WASHINGTON (AP) — In the short-on-specifics elections just ended, the economy was the main issue, Republicans ran against President Barack Obama and Democrats campaigned against the billionaire Koch brothers.
That leaves the new GOP majority in Congress with a mandate to improve the economy, yet without a national consensus on how to go about it. At the same time, shrunken Democratic minorities in the House and Senate are in search of a more appealing approach.
As if the campaign had not ended, the Democratic organization American Bridge on Friday attacked Republicans and Charles and David Koch, whose organizations spent uncounted millions to elect GOP candidates.
"It's not only that they are willing to pour infinite money into rigging our democracy. It's that in turn, Republican legislators are beholden to the Kochs' self-serving agenda — an agenda that comes at the expense of working families and a healthy environment," the group said.
Other Democrats said that was the wrong pitch to be making.
Democracy Corps, which supports Democrats, said the elections turned out the way they did in part because of the "president's failure to engage with an economic narrative and vision relevant to the current tough economy."
If correct, it wasn't an omission Republicans made during the campaign or after.
When government figures on Friday showed the economy had provided 200,000 jobs for the ninth straight month, Speaker John Boehner, R-Ohio, said it was "welcome news" but then he quickly pivoted to channel the public disenchantment that benefited his party at the polls.
"Wages remain stubbornly flat while costs continue to rise, squeezing middle-class families and putting the American dream further out of reach. We're listening, and we'll continue making Americans' priorities our priorities," he said.
The exit polls answer some questions and raise others about the midterm Republican blowout.
Large, sometimes lopsided majorities of white voters supported GOP candidates, particularly in the South. Democrats were hampered by a traditional midterm fall-off in voting by blacks, the young and others who boosted Obama to two terms in the White House.
The same surveys also lay bare a deep-seated public dissatisfaction with the status quo and with Obama. Nearly two-third of voters said the country is on the wrong track, and they voted Republican by a margin of 82 percent to 17 percent. One-third said their vote was motivated in part by opposition to the president.
Also favoring Republicans were voters over age 65, by a margin of 57-41. They accounted for 22 percent of the votes cast, according to interviews with voters after they cast their ballots, even though Census Bureau figures show they make up only 14 percent of the population.
That was after the Democrats aired television ads in Arkansas, Iowa, New Hampshire and Louisiana in the campaign's final days saying Republicans posed a threat to Social Security and Medicare. Republicans won two of those races and are favored to capture a third in a runoff.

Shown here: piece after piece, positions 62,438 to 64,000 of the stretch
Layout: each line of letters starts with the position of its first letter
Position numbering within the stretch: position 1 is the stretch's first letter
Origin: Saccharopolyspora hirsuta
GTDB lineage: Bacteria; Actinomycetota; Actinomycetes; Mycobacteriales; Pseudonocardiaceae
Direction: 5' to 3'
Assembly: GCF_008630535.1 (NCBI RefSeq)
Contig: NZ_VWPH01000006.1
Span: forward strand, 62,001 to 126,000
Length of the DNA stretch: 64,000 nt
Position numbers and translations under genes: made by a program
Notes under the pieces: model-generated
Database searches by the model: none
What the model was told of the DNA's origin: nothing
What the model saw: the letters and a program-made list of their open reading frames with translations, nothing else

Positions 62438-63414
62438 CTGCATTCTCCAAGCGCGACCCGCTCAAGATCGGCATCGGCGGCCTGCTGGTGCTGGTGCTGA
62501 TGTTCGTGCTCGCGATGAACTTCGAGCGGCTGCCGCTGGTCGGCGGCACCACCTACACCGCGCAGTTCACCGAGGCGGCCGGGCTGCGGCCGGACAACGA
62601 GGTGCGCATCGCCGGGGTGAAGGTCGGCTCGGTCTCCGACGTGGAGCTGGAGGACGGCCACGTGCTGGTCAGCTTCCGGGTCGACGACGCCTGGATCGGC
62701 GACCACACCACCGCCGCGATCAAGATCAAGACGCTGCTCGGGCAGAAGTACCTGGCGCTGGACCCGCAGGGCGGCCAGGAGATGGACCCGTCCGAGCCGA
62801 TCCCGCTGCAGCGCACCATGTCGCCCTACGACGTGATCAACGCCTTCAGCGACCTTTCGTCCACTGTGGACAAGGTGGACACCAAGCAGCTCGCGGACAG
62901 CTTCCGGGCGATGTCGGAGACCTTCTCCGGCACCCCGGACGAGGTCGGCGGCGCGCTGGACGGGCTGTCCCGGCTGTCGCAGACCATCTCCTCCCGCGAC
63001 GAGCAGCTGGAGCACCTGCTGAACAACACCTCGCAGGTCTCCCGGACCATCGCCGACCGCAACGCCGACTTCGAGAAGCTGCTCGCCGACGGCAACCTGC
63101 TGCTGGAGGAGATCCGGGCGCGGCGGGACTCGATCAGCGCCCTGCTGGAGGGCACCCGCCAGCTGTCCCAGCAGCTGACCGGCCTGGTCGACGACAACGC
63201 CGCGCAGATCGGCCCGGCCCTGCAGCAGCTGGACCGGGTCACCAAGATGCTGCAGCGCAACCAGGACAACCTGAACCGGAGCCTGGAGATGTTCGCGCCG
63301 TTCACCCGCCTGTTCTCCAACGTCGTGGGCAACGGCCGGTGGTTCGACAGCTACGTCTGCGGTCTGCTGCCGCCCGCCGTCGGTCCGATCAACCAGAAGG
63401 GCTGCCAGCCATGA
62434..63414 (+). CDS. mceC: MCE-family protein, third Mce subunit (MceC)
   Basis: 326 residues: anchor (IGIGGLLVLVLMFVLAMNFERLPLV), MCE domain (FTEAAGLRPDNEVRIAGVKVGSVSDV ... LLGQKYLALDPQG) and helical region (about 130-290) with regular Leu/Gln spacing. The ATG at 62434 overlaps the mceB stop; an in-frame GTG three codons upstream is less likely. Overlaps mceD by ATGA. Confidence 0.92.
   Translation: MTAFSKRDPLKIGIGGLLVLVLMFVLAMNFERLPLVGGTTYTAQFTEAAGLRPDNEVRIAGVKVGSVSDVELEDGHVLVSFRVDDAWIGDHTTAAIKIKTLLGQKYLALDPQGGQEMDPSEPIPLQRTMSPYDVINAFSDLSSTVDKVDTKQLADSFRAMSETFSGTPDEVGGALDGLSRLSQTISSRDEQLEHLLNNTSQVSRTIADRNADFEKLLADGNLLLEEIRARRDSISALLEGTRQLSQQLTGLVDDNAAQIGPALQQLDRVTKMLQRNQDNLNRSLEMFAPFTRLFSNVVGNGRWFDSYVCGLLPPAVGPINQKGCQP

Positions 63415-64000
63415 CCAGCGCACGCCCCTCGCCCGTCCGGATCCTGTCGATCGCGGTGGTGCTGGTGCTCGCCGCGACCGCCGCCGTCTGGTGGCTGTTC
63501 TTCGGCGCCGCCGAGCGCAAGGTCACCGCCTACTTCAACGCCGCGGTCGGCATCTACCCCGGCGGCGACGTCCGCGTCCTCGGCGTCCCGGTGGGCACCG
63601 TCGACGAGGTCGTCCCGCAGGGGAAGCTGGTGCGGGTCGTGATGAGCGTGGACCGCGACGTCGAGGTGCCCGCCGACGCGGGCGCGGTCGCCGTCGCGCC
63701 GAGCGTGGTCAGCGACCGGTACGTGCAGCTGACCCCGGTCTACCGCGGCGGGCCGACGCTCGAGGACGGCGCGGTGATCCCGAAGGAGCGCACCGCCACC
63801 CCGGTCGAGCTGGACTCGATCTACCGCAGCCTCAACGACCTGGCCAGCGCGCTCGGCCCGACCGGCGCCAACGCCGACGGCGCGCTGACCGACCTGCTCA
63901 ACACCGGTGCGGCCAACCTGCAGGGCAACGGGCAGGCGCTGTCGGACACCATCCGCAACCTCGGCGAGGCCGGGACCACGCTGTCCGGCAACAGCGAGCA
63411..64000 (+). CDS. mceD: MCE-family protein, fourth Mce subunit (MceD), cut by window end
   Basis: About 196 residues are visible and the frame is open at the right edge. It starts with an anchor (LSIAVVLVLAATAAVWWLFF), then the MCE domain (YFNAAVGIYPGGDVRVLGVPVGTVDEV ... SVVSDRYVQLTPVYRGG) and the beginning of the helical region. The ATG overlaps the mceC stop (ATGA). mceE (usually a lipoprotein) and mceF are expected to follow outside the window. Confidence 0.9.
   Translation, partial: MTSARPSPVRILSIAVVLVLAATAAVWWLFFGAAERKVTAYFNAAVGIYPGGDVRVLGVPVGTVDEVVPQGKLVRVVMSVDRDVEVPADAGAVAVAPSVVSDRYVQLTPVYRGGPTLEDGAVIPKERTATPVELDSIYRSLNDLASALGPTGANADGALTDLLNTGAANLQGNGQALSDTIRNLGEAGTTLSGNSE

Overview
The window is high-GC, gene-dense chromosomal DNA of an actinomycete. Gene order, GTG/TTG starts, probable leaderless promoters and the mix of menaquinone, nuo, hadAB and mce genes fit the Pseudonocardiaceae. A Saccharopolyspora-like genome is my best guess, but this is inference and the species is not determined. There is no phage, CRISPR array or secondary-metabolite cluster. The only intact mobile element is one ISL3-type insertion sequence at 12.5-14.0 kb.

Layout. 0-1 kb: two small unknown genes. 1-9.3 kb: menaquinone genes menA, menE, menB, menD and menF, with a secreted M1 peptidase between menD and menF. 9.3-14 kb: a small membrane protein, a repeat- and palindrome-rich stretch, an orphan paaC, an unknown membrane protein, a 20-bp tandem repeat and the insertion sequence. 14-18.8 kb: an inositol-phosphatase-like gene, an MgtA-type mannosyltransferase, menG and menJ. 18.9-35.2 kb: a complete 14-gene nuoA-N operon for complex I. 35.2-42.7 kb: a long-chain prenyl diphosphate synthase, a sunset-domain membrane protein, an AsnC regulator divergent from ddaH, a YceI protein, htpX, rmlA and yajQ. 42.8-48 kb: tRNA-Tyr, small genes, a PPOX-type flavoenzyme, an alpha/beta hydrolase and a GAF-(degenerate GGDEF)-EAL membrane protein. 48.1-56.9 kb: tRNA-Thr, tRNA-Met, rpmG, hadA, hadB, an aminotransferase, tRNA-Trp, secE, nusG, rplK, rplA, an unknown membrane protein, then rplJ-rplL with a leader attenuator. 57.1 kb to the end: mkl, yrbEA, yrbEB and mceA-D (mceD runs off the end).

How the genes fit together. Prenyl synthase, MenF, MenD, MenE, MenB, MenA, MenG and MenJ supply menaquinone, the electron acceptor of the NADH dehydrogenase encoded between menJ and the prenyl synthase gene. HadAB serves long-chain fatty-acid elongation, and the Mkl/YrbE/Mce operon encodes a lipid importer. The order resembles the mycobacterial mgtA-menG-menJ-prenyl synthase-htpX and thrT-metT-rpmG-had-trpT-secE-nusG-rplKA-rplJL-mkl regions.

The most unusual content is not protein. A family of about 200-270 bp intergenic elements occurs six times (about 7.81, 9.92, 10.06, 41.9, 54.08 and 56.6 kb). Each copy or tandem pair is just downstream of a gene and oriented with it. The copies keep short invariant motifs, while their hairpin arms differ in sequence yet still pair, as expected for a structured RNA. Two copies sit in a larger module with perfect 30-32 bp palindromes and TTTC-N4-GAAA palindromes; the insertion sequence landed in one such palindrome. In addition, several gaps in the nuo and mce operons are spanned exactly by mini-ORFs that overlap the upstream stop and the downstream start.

In Iowa, Democrats went after Republican Joni Ernst with a television commercial that showed her saying, "Yes, I have talked about privatizing Social Security." She got 58 percent of the senior vote and won handily.
Yet voters hold positions on a variety of noneconomic issues that are out of favor with the conservatives they just installed in the new Congress.
More than half the voters in House races said that immigrants living in the United States illegally should be given a chance to stay if they are working, rather than face deportation. That's a position quite unpopular among the GOP lawmakers who will take office in January.
Nearly half the voters said in the exit polls they favor same sex marriages, more than half said abortion should be legal in all or most cases, and well over half said climate change is an important problem.
The same electorate also installed anti-abortion and likely anti-gay marriage majorities in both houses of Congress and elected candidate after candidate who declined to take a position on climate change during the campaign.
About 46 percent of the voters said the president's health care law was about right or didn't go far enough, and 49 percent said it went too far. It's hardly an overwhelming mandate for Republicans to resume the repeal efforts that their tea party supporters are demanding as the spoils of victory.
Nor is it clear what the voters have in mind for the economy.
Four GOP-leaning states — Alaska, Arkansas, Nebraska and South Dakota — approved increases in the minimum wage. That was at the same time they were electing conservatives to the Senate.
Once there, they will join a business-backed Republican rank and file that argues that raising the wage floor is a sure-fire job killer.
EDITOR'S NOTE — David Espo covers politics and Congress for the AP.